- The Washington Times - Friday, May 27, 2005

Prince George’s County Public Schools Chief Executive Officer Andre J. Hornsby submitted his resignation yesterday amid an FBI investigation and days before the expected release of an independent audit focusing on assertions he inappropriately awarded a $1 million contract to a company that employed his live-in girlfriend.

Mr. Hornsby’s resignation is effective June 30, but he will be on administrative leave beginning June 4.

The announcement came after an executive session of the county Board of Education. A joint statement issued by Mr. Hornsby, and board members said the decision was Mr. Hornsby’s.

“He made this decision to prevent external distractions from interfering with the significant academic progress now being made by the system,” the statement said.

The statement also lauded school system improvements made during Mr. Hornsby’s tenure, and said it is “unfortunate that questions regarding the propriety of certain operational issues” continue to detract from that progress.

Board member Dean Sirjue, a supporter of Mr. Hornsby, said the schools chief appeared to have voluntarily resigned without pressure from the board. He said Mr. Hornsby did not attend the special closed-door meeting.

Mr. Hornsby was a “good leader,” he said, who understood the issues affecting minority students and implemented programs in Prince George’s County that held promise of closing the achievement gap for minorities.

“I thought he brought the right credentials for academic improvement,” Mr. Sirjue said.

He said the board will now turn its attention to organizing a search for a new CEO.

“We have to make sure we get a good leader for the school system,” Mr. Sirjue said. “It is unfortunate that this happened.”

County Executive Jack B. Johnson last night said, “I have always believed Doctor Hornsby was doing a good job.

“I regret he was not able to complete the work he began to improve public education in Prince George’s County.”

The FBI began investigating Mr. Hornsby’s handling of a June 2004 contract in which he purchased $1 million in educational software and other materials from LeapFrog SchoolHouse, a division of LeapFrog Enterprises Inc. of Emeryville, Calif. Mr. Hornsby’s live-in girlfriend, Sienna Owens, was employed as a sales representative for the company. FBI officials have declined to discuss specifics of the investigation.

Mr. Hornsby, 51, failed to disclose the relationship but said later that it had no effect on the sale. The school system’s ethics panel has cleared him of wrongdoing.

LeapFrog President Bob Lally resigned after an internal review raised questions about the commission on the deal, company officials also said.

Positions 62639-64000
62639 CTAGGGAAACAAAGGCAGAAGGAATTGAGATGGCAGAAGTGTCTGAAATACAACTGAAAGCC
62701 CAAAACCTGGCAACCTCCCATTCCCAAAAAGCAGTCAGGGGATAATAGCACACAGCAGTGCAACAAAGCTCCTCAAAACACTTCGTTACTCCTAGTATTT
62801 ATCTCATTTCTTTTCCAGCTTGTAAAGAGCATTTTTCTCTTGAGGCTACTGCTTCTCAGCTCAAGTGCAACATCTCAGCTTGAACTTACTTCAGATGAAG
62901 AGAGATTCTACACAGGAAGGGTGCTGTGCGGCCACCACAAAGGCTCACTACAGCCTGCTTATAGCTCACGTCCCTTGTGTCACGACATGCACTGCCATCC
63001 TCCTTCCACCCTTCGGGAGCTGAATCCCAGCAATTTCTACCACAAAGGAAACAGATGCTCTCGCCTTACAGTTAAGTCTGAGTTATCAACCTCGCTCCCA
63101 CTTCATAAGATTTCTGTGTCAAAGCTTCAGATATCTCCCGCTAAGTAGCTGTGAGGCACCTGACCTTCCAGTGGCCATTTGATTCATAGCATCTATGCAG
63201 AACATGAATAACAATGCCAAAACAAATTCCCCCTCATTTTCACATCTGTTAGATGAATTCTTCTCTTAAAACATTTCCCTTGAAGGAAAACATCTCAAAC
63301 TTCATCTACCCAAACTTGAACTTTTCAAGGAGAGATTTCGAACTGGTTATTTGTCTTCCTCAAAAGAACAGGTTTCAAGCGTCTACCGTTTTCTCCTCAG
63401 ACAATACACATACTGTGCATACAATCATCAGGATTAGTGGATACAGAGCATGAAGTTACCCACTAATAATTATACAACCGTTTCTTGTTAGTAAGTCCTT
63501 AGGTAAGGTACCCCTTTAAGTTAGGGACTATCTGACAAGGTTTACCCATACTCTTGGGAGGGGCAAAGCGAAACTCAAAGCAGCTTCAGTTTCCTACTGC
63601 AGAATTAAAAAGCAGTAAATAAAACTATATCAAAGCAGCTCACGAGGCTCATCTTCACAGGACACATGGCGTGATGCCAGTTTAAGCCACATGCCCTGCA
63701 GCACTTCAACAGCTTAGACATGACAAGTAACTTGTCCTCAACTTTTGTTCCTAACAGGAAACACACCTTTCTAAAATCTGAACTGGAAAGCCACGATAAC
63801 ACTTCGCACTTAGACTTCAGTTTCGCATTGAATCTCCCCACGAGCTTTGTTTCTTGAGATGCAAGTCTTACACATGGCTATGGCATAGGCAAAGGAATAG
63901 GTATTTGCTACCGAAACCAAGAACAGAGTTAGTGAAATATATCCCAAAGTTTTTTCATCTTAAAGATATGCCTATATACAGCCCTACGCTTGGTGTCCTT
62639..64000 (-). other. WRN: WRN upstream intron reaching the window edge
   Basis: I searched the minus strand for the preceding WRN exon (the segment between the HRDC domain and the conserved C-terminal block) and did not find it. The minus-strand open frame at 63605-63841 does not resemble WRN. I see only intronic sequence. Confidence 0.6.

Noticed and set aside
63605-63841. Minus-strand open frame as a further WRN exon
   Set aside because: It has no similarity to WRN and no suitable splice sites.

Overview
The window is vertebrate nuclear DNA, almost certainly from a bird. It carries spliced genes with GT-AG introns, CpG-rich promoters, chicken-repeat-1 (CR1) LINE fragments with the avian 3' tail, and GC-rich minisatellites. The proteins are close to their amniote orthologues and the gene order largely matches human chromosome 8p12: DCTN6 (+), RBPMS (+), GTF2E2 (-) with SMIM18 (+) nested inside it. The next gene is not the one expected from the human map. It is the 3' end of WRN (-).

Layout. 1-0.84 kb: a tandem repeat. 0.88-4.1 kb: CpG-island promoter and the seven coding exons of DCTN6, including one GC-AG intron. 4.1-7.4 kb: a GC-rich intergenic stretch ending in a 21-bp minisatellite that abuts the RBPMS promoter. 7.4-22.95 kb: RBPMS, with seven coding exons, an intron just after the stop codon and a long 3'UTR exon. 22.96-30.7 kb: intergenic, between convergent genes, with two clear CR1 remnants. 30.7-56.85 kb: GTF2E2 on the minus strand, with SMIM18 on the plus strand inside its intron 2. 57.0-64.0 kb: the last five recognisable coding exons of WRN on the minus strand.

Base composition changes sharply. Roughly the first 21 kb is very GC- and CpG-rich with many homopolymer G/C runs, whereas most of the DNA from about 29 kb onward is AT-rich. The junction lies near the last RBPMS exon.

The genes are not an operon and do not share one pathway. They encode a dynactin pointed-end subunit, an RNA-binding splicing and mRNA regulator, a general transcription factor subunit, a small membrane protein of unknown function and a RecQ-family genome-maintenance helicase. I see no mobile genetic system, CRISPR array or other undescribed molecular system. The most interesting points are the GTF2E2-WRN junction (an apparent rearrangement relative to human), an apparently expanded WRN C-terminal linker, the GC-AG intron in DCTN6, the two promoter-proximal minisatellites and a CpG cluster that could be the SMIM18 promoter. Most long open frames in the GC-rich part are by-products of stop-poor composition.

The ongoing FBI investigation intensified April 19 when agents arrived at Mr. Hornsby’s office building and another county building looking for information about the $1 million deal.

School officials commissioned the Chicago-based Huron Consulting Group in December to audit the handling of the contract. School board members said last month they would wait for the audit findings before taking any action.

Mr. Sirjue said the board has not seen the Huron report and still expects to receive it next week.

“It was important for the school system to do its own investigation, and it is still important to see the report,” he said.

Mr. Hornsby’s four-year contract, which expires June 30, 2007, includes an annual base salary of $250,000 and a clause stating that the school board can terminate his employment with a buyout.

He was hired to replace embattled Superintendent Iris T. Metts about two years ago and three years after the state disbanded an elected school board marred by scandal. The school board was appointed by Gov. Parris N. Glendening and County Executive Wayne K. Curry. It will become an elected board next year.

Mr. Hornsby had a history of clashing with school board members and parents at his prior job in the 27,000-student school district in Yonkers, N.Y., and he was forced to leave his last job a year before his contract expired.

In December 2000, the Yonkers inspector general, Phil Zisman, released a report stating Mr. Hornsby had violated state ethics laws by accepting an all-expenses trip to the 1999 Ryder Cup golf tournament from Xerox, which was bidding for a copier-services contract with Yonkers schools.

Howard Burnett, chief administrator for human resources, will serve as interim CEO for Prince George’s 136,000-student public school system until an acting chief is named.

S.A. Miller contributed to this article.

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